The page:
Wednesday, May 30, 2012

Analysis of the Term K’ojob in Era Day Expressions

The jehlaj k'ojob expression is the most widely quoted of all era day events in Maya inscriptions and it refers to the changing of a pedestal or altar at the start of the current era on             4 Ajaw  8 Kumk'u or August 11/13 3114 BC, the "zero" date of the Maya Long Count calendar. Here is an example from from Stela C, East side (block B6) of Quirigua, Guatemala:

JEL-[la]ja k’o-ba collocation from Quirigua Stela C
(Drawing by Annie Hunter) 

The item that is being changed is the k'ojob. The term is not well understood since it occurs very rarely in the inscriptions.  I thought a further inquiry into this enigmatic term might shed some light on the subject since so much of how we interpret this climatic era day event depends on knowing the type of the object that is being changed. The term k’ojob is found on the following era day monuments[1]:

Coba Stela 1, back (N18)
Chichen Itza, The Caracol (Structure 3C15), Panel 1, Right Lateral Face (R9)
Copan Stela 23, sides “A” (D7-D9) and “C” (F1)
La Corona Altar 4 (A’1)
Palenque, Temple of the Cross, Main Panel (D6)
Palenque, Temple of the Sun, Main Panel (E1)
Piedras Negras, Altar 1, Fragment B (L2)
Quirigua Stela C, East side (B6)

In all these cases, the word is spelled using two syllabic signs /k’o-/ and /-b’a/, with the intial /k’o-/ syllable spelled using the T220 sign that is a depiction of a clinched, downward pointing fist (Thompson 1962:449; Boot 2008:9). The /k’o/ syllable was first deciphered by Linda Schele based on a k’o-jo or k’oj for “mask” spelling on a Site R, Lintel 2 text associated with a figure wearing a mask (Schele 1991:108). Early in the decipherment of era day texts, it was proposed that the term k’ob might read yeb for “his stair” (Macleod 1991) with the T220 holding a syllabic value of /ye-/ (the T220 sign is very similar to the T710 /ye-/ sign representing the profile of a partially open right hand). As the meaning syllabic signs progressed, it became clear that T220 and T710 held distinct values of /k’o/ and /ye/ respectively. Schele used the /k’o/ value for T220 to derive k’oh, the word for “image/mask” on the Palenque Cross Tablet (D6) (while discounting the very prominent /–b’a/ syllable sitting directly under the /k’o-/ ) as well as on the K6593 Panel (block A4) (Schele 1992:122-123 and 127; Freidel et al. 1993:65-67 and page 70-71). Schele also applied the /k’o-/ value to a translation in the Quirigua Stela C era day text (B6) and arrived at a slightly different spelling than that on the Palenque Temple of the Cross example (this time incorporating the /-b’a/ syllable into the word) with a reading of k’ohba for “image or statue” (Schele 1992:123; Freidel et al. 1993:67). More recently, Freidel and MacLeod (2000) proposed a new reading for the subject of the era day expression at Palenque and Quirigua:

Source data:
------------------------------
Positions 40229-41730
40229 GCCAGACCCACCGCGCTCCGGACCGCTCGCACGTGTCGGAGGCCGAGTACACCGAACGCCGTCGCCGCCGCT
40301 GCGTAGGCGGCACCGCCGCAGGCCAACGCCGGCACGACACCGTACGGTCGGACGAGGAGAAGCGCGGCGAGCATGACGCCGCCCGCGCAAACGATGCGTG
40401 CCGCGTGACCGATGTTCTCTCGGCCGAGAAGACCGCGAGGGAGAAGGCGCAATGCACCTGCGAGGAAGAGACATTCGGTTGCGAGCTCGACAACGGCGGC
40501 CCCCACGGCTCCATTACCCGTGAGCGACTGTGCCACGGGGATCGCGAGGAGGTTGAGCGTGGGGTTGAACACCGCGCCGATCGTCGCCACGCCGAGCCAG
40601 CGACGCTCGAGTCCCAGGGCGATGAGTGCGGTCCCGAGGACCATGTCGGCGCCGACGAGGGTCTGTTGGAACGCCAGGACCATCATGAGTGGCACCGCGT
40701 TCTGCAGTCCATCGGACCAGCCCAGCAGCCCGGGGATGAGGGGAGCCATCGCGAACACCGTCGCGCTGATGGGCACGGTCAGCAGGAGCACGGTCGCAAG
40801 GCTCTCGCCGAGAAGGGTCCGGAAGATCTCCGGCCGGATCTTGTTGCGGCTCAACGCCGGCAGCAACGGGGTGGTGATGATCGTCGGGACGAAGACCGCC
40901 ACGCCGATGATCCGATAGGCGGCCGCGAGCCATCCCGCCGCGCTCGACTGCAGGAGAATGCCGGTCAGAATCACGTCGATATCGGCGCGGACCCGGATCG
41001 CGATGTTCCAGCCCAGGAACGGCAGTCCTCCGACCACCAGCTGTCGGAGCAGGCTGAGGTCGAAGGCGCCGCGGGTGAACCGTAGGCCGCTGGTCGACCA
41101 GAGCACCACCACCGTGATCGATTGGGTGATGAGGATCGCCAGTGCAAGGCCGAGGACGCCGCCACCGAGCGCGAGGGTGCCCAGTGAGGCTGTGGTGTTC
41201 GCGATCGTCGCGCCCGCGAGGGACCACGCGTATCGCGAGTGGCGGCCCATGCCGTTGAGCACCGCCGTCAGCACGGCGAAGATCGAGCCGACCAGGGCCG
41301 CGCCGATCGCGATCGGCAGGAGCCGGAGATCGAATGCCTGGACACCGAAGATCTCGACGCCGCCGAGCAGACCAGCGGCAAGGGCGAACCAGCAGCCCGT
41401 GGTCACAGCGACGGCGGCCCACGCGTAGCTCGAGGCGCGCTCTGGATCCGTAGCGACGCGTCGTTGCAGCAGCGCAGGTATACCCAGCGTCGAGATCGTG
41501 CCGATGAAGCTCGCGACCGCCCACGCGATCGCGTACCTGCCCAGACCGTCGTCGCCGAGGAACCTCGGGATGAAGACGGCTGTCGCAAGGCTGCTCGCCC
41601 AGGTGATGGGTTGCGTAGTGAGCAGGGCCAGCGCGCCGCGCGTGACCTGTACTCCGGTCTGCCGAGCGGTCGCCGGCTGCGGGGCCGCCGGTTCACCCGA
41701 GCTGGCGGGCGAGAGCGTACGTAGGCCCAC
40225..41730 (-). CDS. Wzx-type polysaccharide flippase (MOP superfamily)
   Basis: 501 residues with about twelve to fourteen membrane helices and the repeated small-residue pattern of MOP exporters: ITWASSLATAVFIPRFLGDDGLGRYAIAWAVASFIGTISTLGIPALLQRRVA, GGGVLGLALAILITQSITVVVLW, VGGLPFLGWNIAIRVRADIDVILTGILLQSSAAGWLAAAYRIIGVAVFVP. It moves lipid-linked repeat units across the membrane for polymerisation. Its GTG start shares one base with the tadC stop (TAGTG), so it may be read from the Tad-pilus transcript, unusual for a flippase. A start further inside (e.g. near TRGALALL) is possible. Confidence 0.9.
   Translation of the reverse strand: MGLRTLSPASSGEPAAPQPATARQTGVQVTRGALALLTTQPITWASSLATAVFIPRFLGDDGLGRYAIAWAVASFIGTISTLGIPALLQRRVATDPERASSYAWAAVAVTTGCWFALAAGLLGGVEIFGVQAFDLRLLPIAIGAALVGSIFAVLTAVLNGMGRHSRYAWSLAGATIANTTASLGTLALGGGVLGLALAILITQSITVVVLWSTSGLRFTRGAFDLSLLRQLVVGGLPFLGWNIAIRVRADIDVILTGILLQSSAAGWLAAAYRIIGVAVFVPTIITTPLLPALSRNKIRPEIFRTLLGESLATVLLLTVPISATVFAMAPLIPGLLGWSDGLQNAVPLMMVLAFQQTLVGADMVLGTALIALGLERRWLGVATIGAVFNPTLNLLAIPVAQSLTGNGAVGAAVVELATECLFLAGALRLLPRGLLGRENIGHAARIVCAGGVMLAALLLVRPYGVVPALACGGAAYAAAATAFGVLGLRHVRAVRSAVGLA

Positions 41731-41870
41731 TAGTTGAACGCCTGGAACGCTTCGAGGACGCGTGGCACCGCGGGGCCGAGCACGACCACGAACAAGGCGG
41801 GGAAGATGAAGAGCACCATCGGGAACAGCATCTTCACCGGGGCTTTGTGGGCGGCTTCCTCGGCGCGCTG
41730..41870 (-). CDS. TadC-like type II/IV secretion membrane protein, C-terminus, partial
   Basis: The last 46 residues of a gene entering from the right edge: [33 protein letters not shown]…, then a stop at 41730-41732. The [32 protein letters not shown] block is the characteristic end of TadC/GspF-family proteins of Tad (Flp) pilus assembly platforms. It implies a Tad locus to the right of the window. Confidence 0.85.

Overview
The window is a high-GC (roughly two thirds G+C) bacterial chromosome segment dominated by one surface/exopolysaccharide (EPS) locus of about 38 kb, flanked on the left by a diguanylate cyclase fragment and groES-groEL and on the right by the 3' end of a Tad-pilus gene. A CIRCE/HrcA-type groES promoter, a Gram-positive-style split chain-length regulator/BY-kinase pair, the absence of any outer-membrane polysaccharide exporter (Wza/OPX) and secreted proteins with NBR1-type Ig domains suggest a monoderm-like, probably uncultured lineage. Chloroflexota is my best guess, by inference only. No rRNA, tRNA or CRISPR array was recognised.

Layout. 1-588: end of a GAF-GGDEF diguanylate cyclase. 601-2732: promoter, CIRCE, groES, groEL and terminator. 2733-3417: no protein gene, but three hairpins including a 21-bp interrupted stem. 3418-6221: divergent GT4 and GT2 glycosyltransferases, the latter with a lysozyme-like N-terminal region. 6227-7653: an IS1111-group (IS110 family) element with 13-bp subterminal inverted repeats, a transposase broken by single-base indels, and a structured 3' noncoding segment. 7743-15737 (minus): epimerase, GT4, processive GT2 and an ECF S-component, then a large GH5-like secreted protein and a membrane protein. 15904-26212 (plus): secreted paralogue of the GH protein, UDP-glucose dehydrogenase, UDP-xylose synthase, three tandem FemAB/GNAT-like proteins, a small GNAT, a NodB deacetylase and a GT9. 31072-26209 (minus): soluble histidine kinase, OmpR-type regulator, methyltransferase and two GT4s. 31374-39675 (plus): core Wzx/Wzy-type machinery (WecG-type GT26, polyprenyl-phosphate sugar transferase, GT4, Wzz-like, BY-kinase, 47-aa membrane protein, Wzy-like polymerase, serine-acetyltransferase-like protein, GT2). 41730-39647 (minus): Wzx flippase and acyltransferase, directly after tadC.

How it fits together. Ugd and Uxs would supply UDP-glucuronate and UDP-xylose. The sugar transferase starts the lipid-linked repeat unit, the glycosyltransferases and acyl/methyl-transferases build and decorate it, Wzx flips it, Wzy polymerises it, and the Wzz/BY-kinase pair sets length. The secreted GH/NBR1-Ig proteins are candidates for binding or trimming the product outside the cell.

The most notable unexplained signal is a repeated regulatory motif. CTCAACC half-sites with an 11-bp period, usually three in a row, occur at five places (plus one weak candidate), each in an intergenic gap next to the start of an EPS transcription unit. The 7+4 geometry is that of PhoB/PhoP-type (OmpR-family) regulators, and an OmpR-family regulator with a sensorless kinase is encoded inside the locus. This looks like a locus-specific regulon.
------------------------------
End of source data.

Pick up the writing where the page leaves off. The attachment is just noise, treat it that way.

First of all, reevaluation of the Creation text at Quirigua C shows that the k’ohba “images(s)” reading was probably not correct. The subject of the “crossed planks” verb in Kan-Balam’s Palenque Creation texts, and in others, must be k’oob “hearth”, “trivit”, found in Yucatec k’ooben “hearth, hearthstones, kitchen with cognates in Kekchi “k’ub”; Chorti and Cholti “chub”- probably glottalized: ch’ub
The term was now thought to represent “hearthstone” and it relates to the colonial Yucatec Maya word for  k’ob’en “kitchen, hearth” that is composed of three stones on which a cooking griddle sits (cf. Barrera Vásquez 1980:406, after Boot 2009:9). This new reading has had favor among leading epigraphers in the field yet, others employ a more generalized term of “tripod” rather than hearthstone (Looper 2003:226).
The term k’ob is used in the inscriptions outside the context of era day expressions and these additional uses offer evidence toward its spelling and insights into its meaning (p.c. Péter Bíró 2008). Additional spellings of the word occur on Copan Structure 30, Altar 19469 (A1) (Schele 1990; Andrews 2005 et al. 2005:285-287) and Yaxchilan Hieroglyphic Stairway 5, Step 16 (block 81) (Boot 2009:111). The Copan altar is circular in shape and flat-topped; it is 30 cm in diameter and 8 cm thick and has wheel-like shape. A glyphic text is carved on its perimeter edge; the text “states that u yak’ chaak was brought out or manifested at the celebration of Yax Pasaj’s first k’atun of rule, and the ceramic effigy referred to is the yitah yahawil  “the companion of the lord or his office” (Andrews et al. 2005:287). This small circular altar makes an ideal platform on which the effigy indicated most probably sat. Notice how scribes spell the k’ob term on this Copan altar and on the Yaxchilan steps by adding the interior syllable /-jo-/ :

Copan Str.30 Altar 19469 (A1-A6):u-JEL k’o-jo-ba u ya-k’u CHAAK-ki .  . .

Yaxchilan Stairway 5 Step 16 (block 81):  .  .  .  k’o-jo-ba-li ye-TE’-je u-chan ta-ja-mo’-o? aj-15-ba-ki k’uhul-“YAX EG?”-[AJAW] KALOM-TE’

These two cases spell the term with the interior /-jo-/ syllable indicating that the word may be under-spelled in other cases when written as k’o-ba. The Copan example is especially telling since it occurs in phrase that uses the same verb jel collocation as in the era day expression by recording “the next k’ojob (of) uyak’u chaak[2] The item possessed by uyak’u chaak is the k’ojob or the round flat-topped altar itself on which the inscription is written. Here is a photo of a cast of the Copan altar: